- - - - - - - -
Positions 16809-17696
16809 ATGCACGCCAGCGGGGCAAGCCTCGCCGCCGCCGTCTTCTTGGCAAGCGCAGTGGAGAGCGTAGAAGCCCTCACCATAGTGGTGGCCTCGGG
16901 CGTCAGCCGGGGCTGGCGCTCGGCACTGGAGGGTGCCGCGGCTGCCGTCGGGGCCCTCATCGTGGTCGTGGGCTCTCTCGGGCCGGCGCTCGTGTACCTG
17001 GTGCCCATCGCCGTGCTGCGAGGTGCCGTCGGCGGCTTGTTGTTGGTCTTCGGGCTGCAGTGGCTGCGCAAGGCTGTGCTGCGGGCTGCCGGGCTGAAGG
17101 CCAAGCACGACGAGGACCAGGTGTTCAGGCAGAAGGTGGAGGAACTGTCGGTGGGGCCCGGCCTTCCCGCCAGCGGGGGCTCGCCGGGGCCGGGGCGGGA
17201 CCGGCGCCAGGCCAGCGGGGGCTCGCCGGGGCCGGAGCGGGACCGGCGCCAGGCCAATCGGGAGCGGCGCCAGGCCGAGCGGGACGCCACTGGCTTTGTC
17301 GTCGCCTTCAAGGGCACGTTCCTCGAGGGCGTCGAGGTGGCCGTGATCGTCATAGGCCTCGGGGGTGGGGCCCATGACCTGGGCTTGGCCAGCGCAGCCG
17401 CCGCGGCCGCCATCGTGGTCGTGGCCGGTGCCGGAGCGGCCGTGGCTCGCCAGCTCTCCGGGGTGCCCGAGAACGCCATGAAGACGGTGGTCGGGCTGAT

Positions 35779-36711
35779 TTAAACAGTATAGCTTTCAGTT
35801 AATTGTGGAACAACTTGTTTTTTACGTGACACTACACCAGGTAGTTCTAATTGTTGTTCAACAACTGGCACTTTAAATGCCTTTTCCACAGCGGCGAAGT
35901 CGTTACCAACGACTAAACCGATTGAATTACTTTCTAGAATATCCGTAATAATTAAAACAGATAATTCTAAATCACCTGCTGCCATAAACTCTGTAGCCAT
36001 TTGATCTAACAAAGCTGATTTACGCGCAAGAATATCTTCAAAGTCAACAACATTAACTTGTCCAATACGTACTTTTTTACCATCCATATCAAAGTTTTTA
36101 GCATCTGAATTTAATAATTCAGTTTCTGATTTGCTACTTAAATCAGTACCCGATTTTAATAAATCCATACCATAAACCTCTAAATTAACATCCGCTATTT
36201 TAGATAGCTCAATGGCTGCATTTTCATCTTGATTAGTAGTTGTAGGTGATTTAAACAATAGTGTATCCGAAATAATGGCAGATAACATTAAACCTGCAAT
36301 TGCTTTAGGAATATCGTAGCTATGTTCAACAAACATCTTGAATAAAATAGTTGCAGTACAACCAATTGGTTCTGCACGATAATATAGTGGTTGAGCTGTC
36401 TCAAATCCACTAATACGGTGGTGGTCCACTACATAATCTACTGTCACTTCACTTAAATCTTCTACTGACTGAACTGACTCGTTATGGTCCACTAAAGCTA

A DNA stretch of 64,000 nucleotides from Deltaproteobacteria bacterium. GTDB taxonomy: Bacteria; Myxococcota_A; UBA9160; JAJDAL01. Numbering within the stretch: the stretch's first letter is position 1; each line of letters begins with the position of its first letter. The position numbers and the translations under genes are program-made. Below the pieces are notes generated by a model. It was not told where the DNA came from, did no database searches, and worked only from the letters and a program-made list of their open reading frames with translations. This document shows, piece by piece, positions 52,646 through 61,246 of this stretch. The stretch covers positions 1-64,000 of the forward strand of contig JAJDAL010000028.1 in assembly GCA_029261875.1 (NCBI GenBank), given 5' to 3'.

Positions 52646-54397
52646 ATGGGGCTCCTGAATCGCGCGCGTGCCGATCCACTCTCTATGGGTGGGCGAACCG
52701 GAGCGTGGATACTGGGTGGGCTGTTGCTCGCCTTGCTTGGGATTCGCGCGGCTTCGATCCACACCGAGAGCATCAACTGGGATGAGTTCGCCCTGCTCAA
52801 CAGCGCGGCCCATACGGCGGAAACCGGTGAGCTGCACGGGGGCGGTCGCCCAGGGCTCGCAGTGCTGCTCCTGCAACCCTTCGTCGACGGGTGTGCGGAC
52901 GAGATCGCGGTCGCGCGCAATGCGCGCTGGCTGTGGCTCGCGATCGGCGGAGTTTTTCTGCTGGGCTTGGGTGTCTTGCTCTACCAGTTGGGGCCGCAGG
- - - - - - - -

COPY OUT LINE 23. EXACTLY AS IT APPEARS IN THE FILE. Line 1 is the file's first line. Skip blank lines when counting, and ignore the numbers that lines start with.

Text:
52901 GAGATCGCGGTCGCGCGCAATGCGCGCTGGCTGTGGCTCGCGATCGGCGGAGTTTTTCTGCTGGGCTTGGGTGTCTTGCTCTACCAGTTGGGGCCGCAGG